June 23, 2023
Destination Restaurants express the land of Japan
Destination Restaurants was launched by The Japan Times in 2021 as a list of the best restaurants in Japan, selected by Japanese experts with international diners in mind. As in previous years, Yoshiki Tsuji, Naoyuki Honda and Takeshi Hamada have kindly judged the third edition, Destination Restaurants 2023, and selected 10 top-quality restaurants from across the nation.
Restaurants of any genre are eligible, and in any location outside Tokyo’s 23 wards and Japan’s 20 major “ordinance-designated cities.” The culinary prowess of Japan’s main cities is well known — Tokyo’s restaurants have the most “stars” in the world. But the Destination Restaurants list has three guiding principles that set it apart and place its focus squarely on regional Japan. First, the true expression of Japan’s land and climate is to be found in its regional areas. Second, it is important to unearth those unique talents that tend to get lost in regional areas. Third, a regional-focused list provides an alternative to the many other restaurant rankings.
“Even if you have just one restaurant that is good enough to attract international visitors, then you have the potential to enliven that local economy and spark regional revitalization,” Hamada said. “Hopefully this is a first step.” Tsuji commented: “Without the necessary tourist resources, convenient transport and accommodation options, people often just don’t visit rural areas, so they have a range of issues that need attention. But when a local restaurant does receive attention, it is so valuable, because it means you can also promote local foods and ingredients and other things at the same time.” Honda highlighted the list’s influence on the next generation, explaining that ”when you get more good local restaurants appearing and attracting attention, more young chefs will be nurtured in regional areas.” Now that COVID-19 restrictions have been lifted and the number of tourists visiting Japan from overseas has recovered, the Destination Restaurants list looks set to become even more important than ever.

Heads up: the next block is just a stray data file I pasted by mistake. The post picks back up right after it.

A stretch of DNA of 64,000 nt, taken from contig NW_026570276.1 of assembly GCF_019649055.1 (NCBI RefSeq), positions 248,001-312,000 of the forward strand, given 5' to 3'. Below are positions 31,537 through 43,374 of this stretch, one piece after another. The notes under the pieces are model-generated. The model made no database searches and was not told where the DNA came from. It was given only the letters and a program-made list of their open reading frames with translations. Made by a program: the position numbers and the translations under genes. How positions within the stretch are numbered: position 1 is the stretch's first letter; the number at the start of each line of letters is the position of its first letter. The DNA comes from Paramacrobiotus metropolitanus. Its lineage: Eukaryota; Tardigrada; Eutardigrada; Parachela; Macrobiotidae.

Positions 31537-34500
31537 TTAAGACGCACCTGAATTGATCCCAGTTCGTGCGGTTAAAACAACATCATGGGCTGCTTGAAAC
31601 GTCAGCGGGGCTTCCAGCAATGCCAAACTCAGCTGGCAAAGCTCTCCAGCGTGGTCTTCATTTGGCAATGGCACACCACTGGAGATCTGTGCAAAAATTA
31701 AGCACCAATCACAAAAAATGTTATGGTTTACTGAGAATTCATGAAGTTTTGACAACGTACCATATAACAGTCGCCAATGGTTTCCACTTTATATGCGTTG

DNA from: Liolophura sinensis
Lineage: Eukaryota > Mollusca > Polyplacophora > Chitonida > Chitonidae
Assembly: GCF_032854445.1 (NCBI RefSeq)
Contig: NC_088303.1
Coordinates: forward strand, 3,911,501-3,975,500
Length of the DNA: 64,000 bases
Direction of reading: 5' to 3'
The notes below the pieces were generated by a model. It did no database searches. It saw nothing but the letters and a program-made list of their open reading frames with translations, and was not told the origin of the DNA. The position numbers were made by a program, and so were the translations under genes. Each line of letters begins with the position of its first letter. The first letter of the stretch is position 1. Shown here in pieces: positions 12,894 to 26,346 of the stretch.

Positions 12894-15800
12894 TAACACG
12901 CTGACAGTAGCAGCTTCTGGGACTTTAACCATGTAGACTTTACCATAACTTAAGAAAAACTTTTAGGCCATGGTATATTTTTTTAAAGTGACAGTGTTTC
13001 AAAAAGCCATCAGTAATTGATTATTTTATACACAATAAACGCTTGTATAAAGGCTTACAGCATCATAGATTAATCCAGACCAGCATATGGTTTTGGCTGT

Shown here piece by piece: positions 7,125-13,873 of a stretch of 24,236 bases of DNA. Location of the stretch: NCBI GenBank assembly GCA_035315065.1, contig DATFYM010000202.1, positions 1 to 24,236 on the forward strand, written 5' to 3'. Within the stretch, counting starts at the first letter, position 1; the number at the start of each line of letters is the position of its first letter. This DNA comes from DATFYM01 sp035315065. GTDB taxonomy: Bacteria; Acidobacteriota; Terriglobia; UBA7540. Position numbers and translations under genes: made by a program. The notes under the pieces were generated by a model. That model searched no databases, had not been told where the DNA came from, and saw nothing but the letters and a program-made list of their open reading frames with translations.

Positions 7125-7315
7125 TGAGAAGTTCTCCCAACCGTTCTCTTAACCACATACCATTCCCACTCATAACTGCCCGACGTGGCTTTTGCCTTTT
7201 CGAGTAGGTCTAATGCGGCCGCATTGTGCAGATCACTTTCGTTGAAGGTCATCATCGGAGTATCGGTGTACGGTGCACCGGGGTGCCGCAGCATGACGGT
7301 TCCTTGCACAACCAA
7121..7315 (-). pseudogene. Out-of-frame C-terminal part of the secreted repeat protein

What is Destination Restaurants?
Destination Restaurants is a guide to the best restaurants across the length and breadth of Japan — restaurants so good they might even warrant a trip to Japan. It is published annually by The Japan Times, Japan’s oldest English-language newspaper.
Destination Restaurants 2023
A: Casa del Cibo
Hachinohe in Aomori Prefecture, where this restaurant is located, is home to one of Japan’s top fishing ports and during the Edo Period was the castle town of the domain of Hachinohe. Chef-owner Ryouhei Ikemi uses both French and Italian techniques to make brilliant use not only of local seafood but also of many other Aomori products, such as farm-raised boar, a rarity in Japan.
B: Restaurant Pas Mal
This is the sole authentic French restaurant in the city of Yamagata, which sits to the west of the Ou Mountains. Chef-owner Yusuke Murayama, who is from the city, charms guests with his diverse repertoire of dishes, from French classics built around sauces to ambitious creations like a French version of taro root stew, a local specialty.